The answer lies in one colloquial term that has become known to masses of football fans not only in Miami but around the country as “tanking.”
When a football team “tanks,” it means that the owner has fully embraced the lack of talent on the team roster and accepts the fate of falling far out of the playoff picture. These teams, ones which usually linger in the limbo of mediocrity for a few seasons, eventually purposefully do the opposite of what a successful team does in the NFL: they lose games.
The Miami Dolphins fit the mold of a tank team perfectly: over the past decade, they have only had one winning season — 2016 — and have only made the playoffs once — also 2016 — according to ESPN. That lone 10-6 season with a postseason berth was a short-lived success, however, as it only resulted in a 32-12 drubbing at the hands of the Pittsburgh Steelers in the Wild Card.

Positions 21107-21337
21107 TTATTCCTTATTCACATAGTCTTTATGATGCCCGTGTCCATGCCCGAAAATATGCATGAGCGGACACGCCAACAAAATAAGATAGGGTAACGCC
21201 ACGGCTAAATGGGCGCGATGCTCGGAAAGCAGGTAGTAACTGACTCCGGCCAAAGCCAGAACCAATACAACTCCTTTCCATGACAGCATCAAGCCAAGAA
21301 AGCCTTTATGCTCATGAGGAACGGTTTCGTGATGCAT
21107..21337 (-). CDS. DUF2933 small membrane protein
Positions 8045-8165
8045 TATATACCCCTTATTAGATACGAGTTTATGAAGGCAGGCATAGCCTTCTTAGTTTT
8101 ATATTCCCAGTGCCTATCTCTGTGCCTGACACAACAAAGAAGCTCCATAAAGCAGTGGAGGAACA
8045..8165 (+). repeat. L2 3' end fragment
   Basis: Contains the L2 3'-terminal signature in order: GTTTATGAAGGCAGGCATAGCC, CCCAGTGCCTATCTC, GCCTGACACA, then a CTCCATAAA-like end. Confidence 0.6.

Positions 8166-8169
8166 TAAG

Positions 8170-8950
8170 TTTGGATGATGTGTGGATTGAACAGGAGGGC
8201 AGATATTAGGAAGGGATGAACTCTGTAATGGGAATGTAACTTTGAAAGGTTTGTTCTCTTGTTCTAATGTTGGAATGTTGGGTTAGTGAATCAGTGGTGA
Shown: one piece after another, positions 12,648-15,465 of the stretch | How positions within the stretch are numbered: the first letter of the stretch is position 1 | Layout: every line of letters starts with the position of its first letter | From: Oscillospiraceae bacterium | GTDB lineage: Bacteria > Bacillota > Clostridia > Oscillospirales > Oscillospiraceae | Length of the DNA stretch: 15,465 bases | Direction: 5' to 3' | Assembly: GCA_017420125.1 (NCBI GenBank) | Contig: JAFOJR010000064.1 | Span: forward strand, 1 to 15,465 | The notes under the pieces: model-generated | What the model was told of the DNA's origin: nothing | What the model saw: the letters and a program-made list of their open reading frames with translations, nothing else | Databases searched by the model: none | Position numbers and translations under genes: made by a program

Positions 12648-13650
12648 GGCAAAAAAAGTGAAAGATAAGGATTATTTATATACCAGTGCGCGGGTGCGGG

The Dolphins spent the remainder of those 10 seasons as a middling and even occasionally awful team, finishing with eight losing seasons, as well as one season at .500 in 2014. The team has used a variety of quarterbacks, but none of them have stuck long enough to provide reliability at the position. The defense can show signs of steadiness but regularly reverts to being a revolving door for opposing offenses.
After years of this infuriating inconsistency and mediocrity, though, the Dolphins are now doing what some fans have been calling for after some time. But why tank now in Miami?
The answers are simple: the team is incredibly weak, and the 2020 draft class is incredibly strong. Miami started off the year with two abysmal losses to Baltimore and New England, and it became clear that the team would not show any competitiveness this season, so ownership made a simple and effective decision to blow up the few remaining assets they had.